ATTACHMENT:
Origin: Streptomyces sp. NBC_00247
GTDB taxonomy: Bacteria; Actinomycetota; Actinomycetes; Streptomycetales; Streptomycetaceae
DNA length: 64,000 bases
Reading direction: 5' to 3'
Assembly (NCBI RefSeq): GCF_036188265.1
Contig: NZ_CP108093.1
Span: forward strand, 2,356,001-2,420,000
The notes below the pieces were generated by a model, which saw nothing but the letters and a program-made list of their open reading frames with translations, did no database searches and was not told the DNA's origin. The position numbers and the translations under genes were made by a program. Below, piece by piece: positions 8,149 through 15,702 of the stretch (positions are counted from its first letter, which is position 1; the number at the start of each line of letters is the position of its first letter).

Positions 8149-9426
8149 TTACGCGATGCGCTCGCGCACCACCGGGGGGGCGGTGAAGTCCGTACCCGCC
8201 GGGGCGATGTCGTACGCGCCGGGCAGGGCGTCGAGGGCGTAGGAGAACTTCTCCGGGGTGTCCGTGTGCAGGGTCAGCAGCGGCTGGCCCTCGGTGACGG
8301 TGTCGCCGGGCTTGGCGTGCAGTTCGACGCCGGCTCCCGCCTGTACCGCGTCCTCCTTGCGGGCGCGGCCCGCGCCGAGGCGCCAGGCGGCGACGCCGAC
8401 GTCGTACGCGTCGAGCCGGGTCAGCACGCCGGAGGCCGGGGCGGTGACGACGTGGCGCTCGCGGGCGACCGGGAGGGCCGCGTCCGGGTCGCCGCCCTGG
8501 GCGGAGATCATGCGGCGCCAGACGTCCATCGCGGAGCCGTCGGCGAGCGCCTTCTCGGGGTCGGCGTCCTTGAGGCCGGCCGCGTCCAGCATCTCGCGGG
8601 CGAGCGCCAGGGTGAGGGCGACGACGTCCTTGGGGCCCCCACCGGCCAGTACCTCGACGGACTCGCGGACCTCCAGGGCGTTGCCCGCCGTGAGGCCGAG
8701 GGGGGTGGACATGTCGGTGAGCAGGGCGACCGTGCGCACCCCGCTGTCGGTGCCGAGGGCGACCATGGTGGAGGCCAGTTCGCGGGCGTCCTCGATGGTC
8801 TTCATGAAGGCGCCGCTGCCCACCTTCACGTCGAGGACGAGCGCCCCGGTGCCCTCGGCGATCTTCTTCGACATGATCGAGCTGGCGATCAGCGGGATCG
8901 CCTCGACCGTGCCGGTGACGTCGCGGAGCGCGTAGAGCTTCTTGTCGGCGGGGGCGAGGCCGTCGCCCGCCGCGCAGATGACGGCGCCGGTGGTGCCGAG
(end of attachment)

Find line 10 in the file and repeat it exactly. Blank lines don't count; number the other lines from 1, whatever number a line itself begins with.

8149 TTACGCGATGCGCTCGCGCACCACCGGGGGGGCGGTGAAGTCCGTACCCGCC